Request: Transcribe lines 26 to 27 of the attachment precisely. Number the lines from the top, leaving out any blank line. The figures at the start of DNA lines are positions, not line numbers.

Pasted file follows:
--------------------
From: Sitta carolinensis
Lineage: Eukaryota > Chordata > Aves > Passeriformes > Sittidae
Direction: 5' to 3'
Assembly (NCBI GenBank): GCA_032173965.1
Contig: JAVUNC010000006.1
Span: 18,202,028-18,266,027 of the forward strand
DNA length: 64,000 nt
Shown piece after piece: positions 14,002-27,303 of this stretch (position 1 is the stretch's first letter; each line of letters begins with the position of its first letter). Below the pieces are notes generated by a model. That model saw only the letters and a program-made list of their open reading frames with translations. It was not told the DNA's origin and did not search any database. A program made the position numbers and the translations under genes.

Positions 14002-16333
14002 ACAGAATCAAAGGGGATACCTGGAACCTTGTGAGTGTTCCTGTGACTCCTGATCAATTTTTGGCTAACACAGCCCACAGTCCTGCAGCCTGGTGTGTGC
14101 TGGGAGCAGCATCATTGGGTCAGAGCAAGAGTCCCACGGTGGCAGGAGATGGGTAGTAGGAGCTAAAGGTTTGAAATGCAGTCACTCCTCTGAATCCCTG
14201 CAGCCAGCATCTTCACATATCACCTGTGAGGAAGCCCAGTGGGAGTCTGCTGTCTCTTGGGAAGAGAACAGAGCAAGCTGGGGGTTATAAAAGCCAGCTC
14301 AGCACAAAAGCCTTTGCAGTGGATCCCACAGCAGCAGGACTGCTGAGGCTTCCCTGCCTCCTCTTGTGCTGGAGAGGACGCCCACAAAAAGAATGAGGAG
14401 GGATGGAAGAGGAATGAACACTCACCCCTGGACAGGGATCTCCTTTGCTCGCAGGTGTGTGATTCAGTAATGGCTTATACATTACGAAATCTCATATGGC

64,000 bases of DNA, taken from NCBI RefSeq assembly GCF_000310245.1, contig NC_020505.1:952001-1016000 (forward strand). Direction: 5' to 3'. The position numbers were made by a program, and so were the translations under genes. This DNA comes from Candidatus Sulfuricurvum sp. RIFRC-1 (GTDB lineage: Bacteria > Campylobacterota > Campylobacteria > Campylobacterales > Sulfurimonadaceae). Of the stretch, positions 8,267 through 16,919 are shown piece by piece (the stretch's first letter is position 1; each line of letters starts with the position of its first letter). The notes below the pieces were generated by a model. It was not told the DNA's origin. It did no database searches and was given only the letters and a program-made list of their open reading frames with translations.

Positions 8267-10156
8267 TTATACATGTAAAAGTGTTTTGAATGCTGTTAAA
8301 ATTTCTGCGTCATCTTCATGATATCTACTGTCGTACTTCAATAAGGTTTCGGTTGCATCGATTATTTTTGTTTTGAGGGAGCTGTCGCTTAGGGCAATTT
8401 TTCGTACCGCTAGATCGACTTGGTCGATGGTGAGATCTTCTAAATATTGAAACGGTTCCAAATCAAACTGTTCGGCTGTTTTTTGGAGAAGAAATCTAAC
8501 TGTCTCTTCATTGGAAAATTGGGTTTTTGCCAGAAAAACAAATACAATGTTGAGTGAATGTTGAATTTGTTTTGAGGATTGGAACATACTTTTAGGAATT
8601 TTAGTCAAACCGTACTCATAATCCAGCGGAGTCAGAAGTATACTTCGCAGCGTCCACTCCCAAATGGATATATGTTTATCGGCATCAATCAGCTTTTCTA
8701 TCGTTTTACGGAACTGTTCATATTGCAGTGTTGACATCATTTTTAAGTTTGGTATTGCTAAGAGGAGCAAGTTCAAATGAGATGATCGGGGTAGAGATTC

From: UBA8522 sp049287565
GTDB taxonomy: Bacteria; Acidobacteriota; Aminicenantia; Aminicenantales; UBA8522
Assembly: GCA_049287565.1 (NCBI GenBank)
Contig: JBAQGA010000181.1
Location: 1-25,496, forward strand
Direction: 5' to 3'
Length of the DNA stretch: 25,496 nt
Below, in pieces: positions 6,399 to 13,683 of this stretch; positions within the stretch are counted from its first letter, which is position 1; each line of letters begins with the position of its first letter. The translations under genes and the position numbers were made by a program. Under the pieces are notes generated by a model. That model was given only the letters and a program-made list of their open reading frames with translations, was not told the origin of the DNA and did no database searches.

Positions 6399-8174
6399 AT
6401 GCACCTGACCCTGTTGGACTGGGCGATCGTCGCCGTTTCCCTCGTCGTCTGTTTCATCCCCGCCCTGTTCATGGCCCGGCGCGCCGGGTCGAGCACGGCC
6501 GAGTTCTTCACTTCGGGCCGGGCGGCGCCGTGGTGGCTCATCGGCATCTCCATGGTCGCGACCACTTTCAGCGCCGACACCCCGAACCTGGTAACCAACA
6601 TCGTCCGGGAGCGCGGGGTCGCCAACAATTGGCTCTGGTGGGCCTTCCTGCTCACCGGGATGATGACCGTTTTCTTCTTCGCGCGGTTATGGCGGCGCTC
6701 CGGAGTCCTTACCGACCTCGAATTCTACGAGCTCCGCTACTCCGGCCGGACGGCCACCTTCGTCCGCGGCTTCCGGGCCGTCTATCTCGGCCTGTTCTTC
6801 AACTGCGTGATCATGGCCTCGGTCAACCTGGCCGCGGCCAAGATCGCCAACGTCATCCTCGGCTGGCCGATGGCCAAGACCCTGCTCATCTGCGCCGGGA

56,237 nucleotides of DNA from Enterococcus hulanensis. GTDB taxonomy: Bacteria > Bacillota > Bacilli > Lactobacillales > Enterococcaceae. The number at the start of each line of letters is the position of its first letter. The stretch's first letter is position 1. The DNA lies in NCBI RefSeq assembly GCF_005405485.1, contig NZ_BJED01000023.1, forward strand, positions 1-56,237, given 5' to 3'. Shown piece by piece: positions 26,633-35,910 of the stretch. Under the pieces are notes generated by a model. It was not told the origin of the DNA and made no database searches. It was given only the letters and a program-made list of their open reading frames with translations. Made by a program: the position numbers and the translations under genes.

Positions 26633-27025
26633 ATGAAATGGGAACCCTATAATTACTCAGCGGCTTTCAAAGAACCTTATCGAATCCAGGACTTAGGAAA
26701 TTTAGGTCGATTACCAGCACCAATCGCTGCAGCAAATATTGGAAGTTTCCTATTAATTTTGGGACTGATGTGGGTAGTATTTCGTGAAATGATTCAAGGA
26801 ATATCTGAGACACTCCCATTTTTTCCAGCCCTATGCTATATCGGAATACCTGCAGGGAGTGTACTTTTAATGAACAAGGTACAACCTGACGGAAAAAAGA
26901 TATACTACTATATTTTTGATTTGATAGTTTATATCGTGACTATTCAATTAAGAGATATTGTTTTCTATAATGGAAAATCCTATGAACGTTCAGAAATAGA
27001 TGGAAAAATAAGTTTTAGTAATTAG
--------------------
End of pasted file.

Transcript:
Contig: JBAQGA010000181.1
Location: 1-25,496, forward strand